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AI in computer games

I like video games. I work in an AI lab. I am compelled to post this: AI in Computer Games - Can Computer Games Employ AI Artfully? (ACM Queue)

Comments (6)


As an insider on the game production side, the author is correct that A* is the primary algorithm used in pathfinding. Almost everything else mentioned in the article is up for debate. The author tends to oversimplify and generalize.I am not one to believe that a consumer will ever choose AI over graphics. It just doesn't happen.

For example, he mentions that AI is one of the last systems to be implemented -- that it's more important for the game to be visually interesting as a demo than to highlight good AI. It really does depend on how it's designed, but a primitive AI is usually part of the tech demo, if for no other purpose than to show off 'moving target technology', because frankly speaking, a non-moving target is boring.

The author also makes the statement about standardizing AI, but I think that because of the need to create specialized AIs for each game, it's something that is quite unavoidable in the games industry, although within the game and possibly within the genre, AIs are certainly recyclable.

I think the next step in AI in in the area of terrain mapping -- that is, creating difficulty and challenging the player in a dynamic way.


(all of this is said with the caveat that most of what I say here is probably ready for primetime)

1) Consumers will always choose graphics over AI, but there will come a plateau where the difference in graphics becomes marginally smaller, which will shift emphasis into other areas of play. It may be a poor example, but the Star War MMORG seems like a good example of this - beautiful environment, but the missions are boring, simplistic, and unengaging.

2) Following my MMORG comment, this would be a good area for AI to start developing. You have thousands of people online, with only small number of game masters controlling the environment. Good AI in this area could help create an environment that would continue to be engaging by increasing the dynamic nature. A MMORG could provide so much training data to an AI -- imagine a WWII game where the AI uses a genetic algorithm to evolve different attack techniques based on the results of the battle.

More importantly for the game companies, AI could decrease the number of people necessary for monitoring the online environment by taking over more control tasks. You could also create more intelligent NPCs that act as guides to point the user to where cool stuff is currently happening (e.g. "Hey dude, there's a huge battle going on!" "Where?" "Over at the castle, follow me!").

It could also decrease development time if the AI could be effectively leveraged to do a lot of the world development on its own. Some retailers use AI programs that simulate consumers to try and determine the best way to layout products in their stores. Imagine instead using AI programs to populate your system and figure out the best way to distribute goods, where the cheats are, load test your system, rate the difficulty of missions, etc...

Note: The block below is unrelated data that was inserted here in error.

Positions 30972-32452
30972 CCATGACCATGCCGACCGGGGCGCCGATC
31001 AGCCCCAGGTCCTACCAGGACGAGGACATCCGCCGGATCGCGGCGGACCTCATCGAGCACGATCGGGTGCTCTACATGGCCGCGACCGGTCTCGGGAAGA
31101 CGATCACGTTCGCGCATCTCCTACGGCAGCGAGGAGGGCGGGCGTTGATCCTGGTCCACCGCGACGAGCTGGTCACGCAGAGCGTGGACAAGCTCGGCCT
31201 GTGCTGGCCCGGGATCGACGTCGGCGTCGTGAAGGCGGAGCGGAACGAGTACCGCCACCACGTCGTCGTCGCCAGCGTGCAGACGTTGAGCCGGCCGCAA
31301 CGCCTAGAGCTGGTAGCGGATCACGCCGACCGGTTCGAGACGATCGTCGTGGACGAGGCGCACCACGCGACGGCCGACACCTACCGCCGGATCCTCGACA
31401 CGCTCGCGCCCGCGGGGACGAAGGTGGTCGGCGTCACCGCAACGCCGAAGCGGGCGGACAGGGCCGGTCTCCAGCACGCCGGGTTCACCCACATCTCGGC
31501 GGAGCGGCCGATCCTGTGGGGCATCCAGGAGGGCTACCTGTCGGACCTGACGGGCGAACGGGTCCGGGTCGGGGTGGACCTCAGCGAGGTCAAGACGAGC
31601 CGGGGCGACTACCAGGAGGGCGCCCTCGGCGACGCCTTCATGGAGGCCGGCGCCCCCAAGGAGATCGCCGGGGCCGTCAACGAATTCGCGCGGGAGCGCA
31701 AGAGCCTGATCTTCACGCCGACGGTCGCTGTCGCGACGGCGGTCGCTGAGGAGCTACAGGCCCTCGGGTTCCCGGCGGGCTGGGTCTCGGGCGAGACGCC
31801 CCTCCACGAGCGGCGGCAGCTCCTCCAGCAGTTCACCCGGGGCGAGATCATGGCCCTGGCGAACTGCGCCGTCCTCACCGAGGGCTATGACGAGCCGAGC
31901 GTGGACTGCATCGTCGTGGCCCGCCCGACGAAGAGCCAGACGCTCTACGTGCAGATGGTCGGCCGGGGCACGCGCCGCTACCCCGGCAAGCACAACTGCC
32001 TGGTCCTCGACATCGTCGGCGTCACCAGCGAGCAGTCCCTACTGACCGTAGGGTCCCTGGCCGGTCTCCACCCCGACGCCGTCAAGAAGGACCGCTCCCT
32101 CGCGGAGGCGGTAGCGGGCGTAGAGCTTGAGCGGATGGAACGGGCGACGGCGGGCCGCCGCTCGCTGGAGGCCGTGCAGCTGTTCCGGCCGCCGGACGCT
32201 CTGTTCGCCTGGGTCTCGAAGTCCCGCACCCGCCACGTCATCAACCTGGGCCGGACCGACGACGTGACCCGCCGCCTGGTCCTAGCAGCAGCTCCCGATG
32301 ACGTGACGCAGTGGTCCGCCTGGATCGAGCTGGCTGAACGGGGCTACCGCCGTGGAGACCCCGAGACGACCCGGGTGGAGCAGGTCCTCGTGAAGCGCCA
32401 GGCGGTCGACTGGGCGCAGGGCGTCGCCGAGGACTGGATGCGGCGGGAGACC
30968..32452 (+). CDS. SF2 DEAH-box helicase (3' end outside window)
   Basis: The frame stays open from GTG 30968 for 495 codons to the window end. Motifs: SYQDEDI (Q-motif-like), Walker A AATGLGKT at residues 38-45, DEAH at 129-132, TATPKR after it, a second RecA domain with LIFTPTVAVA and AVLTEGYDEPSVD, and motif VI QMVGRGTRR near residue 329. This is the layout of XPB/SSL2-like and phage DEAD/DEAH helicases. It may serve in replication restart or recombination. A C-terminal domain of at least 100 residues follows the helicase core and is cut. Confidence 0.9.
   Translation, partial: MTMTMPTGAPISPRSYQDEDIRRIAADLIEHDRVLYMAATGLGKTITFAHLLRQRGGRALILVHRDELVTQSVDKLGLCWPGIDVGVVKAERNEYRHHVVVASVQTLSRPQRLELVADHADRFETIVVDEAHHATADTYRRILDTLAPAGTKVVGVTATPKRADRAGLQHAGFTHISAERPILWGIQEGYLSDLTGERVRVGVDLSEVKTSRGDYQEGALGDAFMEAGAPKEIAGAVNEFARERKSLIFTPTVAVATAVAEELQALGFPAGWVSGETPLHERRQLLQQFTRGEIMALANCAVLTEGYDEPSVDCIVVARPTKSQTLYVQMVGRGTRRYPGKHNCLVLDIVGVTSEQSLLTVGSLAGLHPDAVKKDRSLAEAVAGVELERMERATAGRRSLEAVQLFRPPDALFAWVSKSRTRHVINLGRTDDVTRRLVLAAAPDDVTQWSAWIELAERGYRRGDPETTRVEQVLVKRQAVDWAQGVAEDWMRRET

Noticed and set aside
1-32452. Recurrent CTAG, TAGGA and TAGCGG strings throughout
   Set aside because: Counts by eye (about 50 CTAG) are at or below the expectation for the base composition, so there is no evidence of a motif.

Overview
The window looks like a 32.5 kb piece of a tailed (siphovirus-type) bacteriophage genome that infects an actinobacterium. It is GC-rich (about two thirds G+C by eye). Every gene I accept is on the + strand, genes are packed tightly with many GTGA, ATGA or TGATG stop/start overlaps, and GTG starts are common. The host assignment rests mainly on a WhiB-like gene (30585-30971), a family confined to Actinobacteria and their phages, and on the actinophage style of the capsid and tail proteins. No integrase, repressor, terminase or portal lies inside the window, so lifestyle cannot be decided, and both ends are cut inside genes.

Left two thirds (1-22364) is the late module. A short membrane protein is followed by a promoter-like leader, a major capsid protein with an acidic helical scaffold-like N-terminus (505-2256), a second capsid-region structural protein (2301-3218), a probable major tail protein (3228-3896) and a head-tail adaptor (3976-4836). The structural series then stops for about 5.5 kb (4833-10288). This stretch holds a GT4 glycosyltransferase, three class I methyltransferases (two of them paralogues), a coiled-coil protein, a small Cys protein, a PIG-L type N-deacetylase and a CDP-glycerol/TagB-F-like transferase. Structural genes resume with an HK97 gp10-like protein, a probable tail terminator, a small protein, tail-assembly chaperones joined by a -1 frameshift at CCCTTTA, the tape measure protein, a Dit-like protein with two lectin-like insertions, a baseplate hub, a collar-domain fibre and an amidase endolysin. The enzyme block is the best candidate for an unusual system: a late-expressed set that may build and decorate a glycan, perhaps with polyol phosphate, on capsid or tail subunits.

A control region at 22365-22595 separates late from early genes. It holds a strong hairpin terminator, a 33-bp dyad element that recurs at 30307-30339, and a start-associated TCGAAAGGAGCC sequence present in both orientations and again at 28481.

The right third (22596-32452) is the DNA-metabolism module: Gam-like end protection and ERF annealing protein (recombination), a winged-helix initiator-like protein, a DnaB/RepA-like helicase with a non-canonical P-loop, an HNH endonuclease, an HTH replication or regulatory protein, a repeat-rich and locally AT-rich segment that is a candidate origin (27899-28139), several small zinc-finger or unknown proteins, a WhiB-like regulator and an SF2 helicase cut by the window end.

This brings up another point: the AI in the videogame doesn't have to be apparent to the user or in any code that the user actually runs. In the case of MMORG, the AI could be in the tools that the developers use to monitor the system health. The shift in who is using the AI is important: CPU performance is much less of an issue if the user isn't running the AI.

3) I think one of the points with AI is that it can be a general technology that you can use to save the effort of creating a specialized system. Instead of having to write rules upon rules to govern your system behavior, you could use the AI to identify those rules and program them in a much higher-level fashion.

This would require, though, that AI modules be standardized such that they could be used as tools, rather than additional code that has to be written. Eventually this might happen, so that it would be easy enough to pick up, say, a natural language conversation algorithm and a preference learning algorithm, and throw it into the game.

If applied appropriately, certain AI techniques could be introduced earlier and save programming effort, much like DirectX/Sound has taken a lot of the effort of 3-D + sound programming. A "DirectAI" would be a great benefit to programmers by providing them with optimized code (instead of having to code up something from a textbook), and a readily available toolkit could adjust where in the pipeline AI techniques get used.